|Scientific Name:||Agkistrodon contortrix|
|Species Authority:||(Linnaeus, 1766)|
|Red List Category & Criteria:||Least Concern ver 3.1|
|Assessor(s):||Frost, D.R., Hammerson, G.A. & Santos-Barrera, G.|
|Reviewer(s):||Cox, N., Chanson, J.S. & Stuart, S.N. (Global Reptile Assessment Coordinating Team)|
Listed as Least Concern in view of its wide distribution, presumed large population, and because it is unlikely to be declining fast enough to qualify for listing in a more threatened category.
|Range Description:||This species ranges widely in the United States, extending into northeastern Mexico. Its geographic range extends from southern New England to northern Florida, and west through the southern Great Lakes states and southern Iowa to southeastern Nebraska, eastern Kansas, central Oklahoma, western Texas in the United States, and the extreme portions of northern Coahuila and eastern Chihuahua (Conant and Collins 1991, Ernst and Ernst 2003, Campbell and Lamar 2004). Its elevational range extends from near sea level up to above 1,500 m asl.|
Native:Mexico; United States
|Range Map:||Click here to open the map viewer and explore range.|
|Population:||This species is represented by a very large number of occurrences (subpopulations) (Campbell and Lamar 2004). The adult population size is unknown but certainly exceeds 100,000. Its extent of occurrence, area of occupancy, and number of subpopulations are probably relatively stable; population size may be slowly declining (less than 10% over 10 years or three generations).|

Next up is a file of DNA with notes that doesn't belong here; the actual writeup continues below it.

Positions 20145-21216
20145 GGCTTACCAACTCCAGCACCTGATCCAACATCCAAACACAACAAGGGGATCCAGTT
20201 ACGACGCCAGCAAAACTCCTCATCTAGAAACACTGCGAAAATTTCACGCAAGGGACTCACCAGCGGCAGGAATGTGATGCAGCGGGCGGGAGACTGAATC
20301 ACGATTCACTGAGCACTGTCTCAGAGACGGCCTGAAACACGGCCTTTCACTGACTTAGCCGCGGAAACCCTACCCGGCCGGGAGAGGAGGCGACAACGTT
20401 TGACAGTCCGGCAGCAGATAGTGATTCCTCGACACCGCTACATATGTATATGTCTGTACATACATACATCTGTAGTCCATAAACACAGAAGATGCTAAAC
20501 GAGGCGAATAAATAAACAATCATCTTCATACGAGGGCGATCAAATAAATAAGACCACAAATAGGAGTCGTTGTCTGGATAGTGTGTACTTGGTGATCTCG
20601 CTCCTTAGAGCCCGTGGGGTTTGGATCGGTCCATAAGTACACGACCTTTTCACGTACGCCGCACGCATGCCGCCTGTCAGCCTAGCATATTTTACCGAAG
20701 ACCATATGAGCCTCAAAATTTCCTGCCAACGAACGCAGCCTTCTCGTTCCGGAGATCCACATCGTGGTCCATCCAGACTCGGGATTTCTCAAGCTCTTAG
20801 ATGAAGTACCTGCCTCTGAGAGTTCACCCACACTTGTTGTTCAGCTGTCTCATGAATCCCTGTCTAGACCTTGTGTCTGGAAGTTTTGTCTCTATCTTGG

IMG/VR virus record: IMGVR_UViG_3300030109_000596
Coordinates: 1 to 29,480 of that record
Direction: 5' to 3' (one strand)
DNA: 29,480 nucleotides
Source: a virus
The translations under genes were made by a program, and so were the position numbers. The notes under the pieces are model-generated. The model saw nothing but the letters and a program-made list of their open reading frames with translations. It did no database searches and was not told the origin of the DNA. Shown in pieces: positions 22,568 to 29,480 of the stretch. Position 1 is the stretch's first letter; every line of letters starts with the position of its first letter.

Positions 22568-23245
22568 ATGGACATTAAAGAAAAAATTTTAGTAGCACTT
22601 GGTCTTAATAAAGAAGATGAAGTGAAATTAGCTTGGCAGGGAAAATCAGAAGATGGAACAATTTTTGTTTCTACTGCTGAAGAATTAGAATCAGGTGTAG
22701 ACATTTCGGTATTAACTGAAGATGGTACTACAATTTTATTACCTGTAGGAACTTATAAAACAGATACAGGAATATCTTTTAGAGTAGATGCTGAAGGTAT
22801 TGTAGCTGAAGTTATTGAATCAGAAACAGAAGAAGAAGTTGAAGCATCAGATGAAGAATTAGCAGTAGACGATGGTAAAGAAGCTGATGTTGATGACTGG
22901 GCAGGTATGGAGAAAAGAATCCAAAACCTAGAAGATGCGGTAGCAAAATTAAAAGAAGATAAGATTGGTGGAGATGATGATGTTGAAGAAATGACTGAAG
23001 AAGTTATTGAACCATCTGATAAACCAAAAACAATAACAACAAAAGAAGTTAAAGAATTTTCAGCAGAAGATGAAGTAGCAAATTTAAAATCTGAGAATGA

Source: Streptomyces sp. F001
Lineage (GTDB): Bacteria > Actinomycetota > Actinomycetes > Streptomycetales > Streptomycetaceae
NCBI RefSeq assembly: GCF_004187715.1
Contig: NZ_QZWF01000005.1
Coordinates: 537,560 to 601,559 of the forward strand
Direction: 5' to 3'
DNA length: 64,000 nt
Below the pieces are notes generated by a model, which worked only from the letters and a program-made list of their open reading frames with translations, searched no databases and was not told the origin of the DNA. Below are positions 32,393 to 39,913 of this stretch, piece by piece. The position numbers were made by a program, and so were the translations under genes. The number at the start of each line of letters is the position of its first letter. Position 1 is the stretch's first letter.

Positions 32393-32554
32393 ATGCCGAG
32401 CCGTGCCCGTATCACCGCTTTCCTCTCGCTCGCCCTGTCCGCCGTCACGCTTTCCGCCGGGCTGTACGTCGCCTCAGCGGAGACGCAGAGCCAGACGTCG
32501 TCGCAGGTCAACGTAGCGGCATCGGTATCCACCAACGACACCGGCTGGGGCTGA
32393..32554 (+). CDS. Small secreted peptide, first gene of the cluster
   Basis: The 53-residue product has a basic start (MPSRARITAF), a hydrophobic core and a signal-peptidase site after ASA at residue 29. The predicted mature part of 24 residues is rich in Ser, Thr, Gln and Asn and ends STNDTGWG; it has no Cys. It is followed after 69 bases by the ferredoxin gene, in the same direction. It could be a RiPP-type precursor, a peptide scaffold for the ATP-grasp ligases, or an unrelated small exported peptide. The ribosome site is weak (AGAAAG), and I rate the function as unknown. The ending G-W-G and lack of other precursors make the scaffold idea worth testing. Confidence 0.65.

|Habitat and Ecology:||Copperheads are often in or near deciduous forest in hilly situations, usually in the vicinity of rock outcrops; they occur also on floodplains and at the edges of swamps in the south and in mesic situations near water in the arid west. Hibernation generally occurs in dens among rocks, or in caves, animal burrows, under objects, in hollow logs or stumps, or in similar sites. Usually copperheads are in areas with abundant surface cover such as rocks, logs, stumps, or leaf-litter. They are mainly terrestrial but sometimes climb into vegetation up to a few metres above the ground. In the east at least, gravid females select rocky areas that are more open and have warmer soil temperatures than those used by non-gravid individuals (Reinert cited by Ernst 1992).|
|Major Threat(s):||No major threats are known. Locally, habitat loss, degradation, and fragmentation probably have resulted in declines in copperhead abundance. In Mexico, the species occurs in disjunct populations, but it occurs in areas that do not have many humans.|
|Conservation Actions:||Many occurrences of this species are in protected areas.|
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Campbell, J.A. and Lamar, W.W. 2004. The Venomous Reptiles of the Western Hemisphere. Comstock, Ithaca, New York and London, UK.
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Trauth, S.E., Robison, H.W. and Plummer, M.V. 2004. The Amphibians and Reptiles of Arkansas. University of Arkansas Press, Little Rock, Arkansas.
Werler, J.E. and Dixon, J.R. 2000. Texas Snakes: Identification, Distribution, and Natural History. University of Texas Press, Austin, Texas.
|Citation:||Frost, D.R., Hammerson, G.A. & Santos-Barrera, G. 2007. Agkistrodon contortrix. The IUCN Red List of Threatened Species. Version 2014.3. <www.iucnredlist.org>. Downloaded on 31 March 2015.|
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